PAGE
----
Birthday celebrations are not intended for a public self-examination, and Shimon Peres
is no exception. And yet, after we've agreed about the principle, there was a sense of trouble and discomfort watching the film about the president's life and work, which was screened Tuesday at the International Convention Center as part of the mega production of his 90th birthday celebrations.
Whoever has not read several books about Israeli history would have been under the impression that there is one person responsible for the entire enterprise of the establishment and shaping of the State of Israel
– and his name is Shimon Peres. And that's not the case. Don’t call me petty: Peres and his staff chose to present the history of his life, and did not settle for portraying him as the most admired Israeli in the world today. They also rewrote history.
We'll start with the War of Independence: While every young man and woman in the Yishuv (the body of Jewish residents in Palestine before the State's establishment), and every Holocaust refugee who landed on the shores of the newborn State, risked their lives defending Israel, Peres took part in the effort to purchase weapons. He didn't fight and didn’t risk his life in the battlefield.
Let's move on to another distortion in the film: David Ben-Gurion
was the one who ordered the acquisition of materials for the construction of a nuclear facility. Peres was just the executor. From the film one might conclude that Peres is the father of the nuclear bomb. He is indeed worthy of all praise for his performance, but he cannot take credit for something he didn't do.
Moreover, Peres' associates want us to believe that he has been pursuing peace between us and the Palestinians for decades, yet he is one of main people responsible for the establishment of the settlement enterprise in the West Bank – a move which has likely pulled the plug on the possibility of reaching any compromise in the future.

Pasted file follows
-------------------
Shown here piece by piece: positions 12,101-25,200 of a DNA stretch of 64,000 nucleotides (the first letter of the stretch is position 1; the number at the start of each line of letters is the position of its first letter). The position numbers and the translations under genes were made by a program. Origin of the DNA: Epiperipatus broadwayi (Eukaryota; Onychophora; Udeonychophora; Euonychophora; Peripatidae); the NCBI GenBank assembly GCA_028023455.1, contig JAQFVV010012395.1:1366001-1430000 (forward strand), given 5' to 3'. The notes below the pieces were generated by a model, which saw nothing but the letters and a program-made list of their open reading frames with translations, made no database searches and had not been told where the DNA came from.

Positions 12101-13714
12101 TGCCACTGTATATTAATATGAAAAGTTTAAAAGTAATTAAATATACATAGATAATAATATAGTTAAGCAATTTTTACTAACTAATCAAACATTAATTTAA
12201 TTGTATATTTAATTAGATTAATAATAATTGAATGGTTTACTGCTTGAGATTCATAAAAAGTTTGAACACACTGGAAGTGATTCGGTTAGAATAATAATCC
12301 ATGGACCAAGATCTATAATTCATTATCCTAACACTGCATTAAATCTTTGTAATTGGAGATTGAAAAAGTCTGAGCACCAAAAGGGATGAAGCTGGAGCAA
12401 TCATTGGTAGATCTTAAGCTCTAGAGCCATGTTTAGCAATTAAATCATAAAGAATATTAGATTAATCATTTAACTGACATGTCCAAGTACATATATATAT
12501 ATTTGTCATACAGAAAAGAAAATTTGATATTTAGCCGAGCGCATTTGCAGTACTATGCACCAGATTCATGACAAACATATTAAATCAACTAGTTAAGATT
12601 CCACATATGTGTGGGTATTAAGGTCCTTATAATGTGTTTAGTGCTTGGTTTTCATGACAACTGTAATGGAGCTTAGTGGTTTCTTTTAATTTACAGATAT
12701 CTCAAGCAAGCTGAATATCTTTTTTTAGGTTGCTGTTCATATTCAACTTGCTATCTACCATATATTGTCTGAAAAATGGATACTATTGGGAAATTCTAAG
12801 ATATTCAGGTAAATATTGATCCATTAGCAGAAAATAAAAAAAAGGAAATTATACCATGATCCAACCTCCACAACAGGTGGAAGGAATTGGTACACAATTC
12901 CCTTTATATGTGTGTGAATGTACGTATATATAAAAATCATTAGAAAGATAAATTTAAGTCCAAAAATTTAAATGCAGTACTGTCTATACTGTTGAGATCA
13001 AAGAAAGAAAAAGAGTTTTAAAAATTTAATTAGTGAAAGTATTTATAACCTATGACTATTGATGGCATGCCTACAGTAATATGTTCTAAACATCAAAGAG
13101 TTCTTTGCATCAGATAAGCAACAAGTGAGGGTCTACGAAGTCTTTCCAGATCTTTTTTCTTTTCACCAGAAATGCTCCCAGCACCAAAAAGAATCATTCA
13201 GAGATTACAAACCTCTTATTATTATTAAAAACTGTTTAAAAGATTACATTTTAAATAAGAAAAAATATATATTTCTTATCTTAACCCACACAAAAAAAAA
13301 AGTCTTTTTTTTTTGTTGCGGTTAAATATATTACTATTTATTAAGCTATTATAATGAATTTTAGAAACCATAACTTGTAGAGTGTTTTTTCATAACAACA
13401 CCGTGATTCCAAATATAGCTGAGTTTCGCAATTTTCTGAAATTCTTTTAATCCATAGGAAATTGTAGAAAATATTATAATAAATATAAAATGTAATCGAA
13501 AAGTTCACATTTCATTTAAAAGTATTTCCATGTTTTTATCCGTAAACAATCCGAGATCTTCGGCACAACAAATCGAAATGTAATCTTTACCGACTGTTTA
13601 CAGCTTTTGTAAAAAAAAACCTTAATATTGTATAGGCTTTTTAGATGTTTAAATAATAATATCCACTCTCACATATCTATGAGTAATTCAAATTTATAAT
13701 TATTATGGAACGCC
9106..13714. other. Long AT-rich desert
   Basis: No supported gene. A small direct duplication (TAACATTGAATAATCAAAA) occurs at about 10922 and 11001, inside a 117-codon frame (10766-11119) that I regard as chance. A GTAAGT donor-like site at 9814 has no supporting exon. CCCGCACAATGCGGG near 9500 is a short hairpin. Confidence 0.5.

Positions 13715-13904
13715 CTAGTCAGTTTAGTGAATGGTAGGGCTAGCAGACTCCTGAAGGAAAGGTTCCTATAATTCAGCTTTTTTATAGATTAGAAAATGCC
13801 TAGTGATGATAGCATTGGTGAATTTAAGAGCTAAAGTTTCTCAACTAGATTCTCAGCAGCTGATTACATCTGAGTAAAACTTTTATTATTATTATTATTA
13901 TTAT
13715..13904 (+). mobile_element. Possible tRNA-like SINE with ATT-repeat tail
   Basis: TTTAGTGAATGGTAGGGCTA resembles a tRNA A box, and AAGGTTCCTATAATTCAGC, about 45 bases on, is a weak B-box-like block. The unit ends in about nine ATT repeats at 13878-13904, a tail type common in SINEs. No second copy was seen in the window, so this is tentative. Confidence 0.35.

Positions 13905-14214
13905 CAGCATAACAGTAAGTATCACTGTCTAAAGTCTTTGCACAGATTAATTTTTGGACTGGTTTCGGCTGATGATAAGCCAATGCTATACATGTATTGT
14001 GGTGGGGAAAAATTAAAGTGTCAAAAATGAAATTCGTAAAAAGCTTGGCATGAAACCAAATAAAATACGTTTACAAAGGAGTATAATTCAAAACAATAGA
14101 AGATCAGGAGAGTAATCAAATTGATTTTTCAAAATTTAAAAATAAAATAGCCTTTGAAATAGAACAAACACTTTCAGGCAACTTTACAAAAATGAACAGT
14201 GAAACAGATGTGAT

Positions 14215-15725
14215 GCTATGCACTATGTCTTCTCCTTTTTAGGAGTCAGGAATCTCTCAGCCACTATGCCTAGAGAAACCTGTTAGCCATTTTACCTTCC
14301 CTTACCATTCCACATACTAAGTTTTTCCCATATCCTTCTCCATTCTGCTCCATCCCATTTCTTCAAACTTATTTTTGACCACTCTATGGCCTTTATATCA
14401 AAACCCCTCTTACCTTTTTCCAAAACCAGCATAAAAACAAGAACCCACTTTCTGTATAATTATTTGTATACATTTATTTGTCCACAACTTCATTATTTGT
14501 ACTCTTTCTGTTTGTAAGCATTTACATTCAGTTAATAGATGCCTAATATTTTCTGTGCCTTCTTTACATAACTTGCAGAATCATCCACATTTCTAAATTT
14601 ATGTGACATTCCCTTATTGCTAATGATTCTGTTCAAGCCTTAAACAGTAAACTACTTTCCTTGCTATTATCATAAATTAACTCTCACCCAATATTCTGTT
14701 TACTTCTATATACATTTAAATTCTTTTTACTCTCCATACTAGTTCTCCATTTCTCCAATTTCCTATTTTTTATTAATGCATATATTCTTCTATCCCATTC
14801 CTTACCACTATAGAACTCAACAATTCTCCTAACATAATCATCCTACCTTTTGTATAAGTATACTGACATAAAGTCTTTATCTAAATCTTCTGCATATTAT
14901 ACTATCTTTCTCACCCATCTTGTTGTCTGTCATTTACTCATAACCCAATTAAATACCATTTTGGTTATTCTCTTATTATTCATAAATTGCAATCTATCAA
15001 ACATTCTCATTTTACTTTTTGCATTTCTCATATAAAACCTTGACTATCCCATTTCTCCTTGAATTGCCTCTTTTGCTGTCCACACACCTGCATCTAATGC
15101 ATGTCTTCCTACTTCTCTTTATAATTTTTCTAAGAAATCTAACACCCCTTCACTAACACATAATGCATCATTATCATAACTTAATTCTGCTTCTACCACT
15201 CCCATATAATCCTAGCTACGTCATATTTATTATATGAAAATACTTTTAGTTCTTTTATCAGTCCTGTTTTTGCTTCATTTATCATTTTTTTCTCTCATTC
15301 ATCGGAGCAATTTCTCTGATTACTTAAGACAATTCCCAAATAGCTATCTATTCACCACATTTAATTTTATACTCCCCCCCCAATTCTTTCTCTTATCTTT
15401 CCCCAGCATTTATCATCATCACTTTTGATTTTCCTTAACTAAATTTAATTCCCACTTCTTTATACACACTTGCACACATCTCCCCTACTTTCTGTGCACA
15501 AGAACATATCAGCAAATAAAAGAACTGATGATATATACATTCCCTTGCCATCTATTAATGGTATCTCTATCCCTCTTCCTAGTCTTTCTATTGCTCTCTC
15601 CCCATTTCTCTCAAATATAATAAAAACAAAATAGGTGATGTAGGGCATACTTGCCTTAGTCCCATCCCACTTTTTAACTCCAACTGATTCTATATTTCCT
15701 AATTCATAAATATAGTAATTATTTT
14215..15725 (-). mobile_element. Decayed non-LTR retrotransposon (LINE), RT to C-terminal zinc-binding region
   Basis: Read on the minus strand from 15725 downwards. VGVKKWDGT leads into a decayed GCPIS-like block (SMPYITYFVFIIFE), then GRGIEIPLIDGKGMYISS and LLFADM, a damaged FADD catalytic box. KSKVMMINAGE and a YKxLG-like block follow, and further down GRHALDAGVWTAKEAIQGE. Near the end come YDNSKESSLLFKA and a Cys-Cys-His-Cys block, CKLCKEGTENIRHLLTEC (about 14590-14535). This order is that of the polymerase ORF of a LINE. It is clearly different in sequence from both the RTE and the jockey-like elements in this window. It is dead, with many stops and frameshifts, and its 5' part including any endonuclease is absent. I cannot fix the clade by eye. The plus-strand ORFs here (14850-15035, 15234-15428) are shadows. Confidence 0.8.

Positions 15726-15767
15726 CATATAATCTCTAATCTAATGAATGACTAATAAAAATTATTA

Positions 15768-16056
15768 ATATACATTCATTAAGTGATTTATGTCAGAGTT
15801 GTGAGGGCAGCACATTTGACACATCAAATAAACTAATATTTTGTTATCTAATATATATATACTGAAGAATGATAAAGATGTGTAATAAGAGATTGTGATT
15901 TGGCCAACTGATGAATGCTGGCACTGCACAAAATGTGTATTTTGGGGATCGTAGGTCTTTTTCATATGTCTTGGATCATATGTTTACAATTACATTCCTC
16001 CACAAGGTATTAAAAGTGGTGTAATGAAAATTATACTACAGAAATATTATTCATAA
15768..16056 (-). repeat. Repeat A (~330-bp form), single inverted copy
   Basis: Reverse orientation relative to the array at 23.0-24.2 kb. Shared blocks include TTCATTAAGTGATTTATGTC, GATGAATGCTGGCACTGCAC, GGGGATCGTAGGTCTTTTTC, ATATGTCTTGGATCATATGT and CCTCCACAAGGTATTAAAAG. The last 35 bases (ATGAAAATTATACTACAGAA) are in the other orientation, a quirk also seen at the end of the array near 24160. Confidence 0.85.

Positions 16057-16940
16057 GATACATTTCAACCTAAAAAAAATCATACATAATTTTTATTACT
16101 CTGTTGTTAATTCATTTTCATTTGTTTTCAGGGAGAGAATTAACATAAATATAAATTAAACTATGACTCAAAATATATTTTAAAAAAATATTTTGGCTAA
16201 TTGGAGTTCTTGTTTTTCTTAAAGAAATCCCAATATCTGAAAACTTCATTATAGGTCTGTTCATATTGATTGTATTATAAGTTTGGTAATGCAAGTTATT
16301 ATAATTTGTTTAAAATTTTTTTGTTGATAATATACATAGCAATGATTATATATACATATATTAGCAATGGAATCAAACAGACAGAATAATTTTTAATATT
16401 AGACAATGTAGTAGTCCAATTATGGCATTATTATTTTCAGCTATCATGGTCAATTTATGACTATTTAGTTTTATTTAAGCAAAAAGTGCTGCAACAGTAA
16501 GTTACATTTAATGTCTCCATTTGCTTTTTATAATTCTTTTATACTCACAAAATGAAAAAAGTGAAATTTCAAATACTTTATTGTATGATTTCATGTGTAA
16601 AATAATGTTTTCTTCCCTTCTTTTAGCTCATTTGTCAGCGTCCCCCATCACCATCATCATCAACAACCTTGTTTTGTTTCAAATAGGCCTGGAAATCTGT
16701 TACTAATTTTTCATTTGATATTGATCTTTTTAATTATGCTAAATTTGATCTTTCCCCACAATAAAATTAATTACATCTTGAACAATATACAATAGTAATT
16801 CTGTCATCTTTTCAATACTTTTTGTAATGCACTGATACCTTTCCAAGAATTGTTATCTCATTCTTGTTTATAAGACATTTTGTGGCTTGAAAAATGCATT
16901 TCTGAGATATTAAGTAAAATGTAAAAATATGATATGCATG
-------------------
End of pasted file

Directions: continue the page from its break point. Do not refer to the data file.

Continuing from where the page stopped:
And a personal note. A day before the Oslo Accords
signing ceremony, in September 1993, my colleague Nahum Barnea and I met with Peres at his home in Jerusalem for an interview scheduled to be published several days later. Peres heard with us on the radio that US Secretary of State Warren Christopher had managed to convince Prime Minister Yitzhak Rabin,
who had refused to go to Washington earlier, to participate in the ceremony.
Peres was furious. He saw it as an attempt by Rabin to rob him of his glory. We were asked to leave the room, and Peres telephoned Giora Eini, who used to mediate between Rabin and Peres at times of difficult personal conflicts. "It's either me or Rabin, otherwise I'm staying home," Peres told the shocked mediator. "That man ruined my life. He has been persecuting me for 16 years," he shouted.
You're wondering how we found out about the conversation? When we got back to the newsroom we discovered that we had forgotten to turn off the tape recorder.
Peres completely despised Rabin, and Rabin didn't change his mind about him either (calling him a "tireless subverter"). The rest is a refurbishment of history. On Tuesday, in the film, hypocrisy and pretence were evident in every single statement Peres made about the slain prime minister.
Before he turns 120, and I do wish him that, Peres should find the time to answer a few questions about his life which remain unsolved.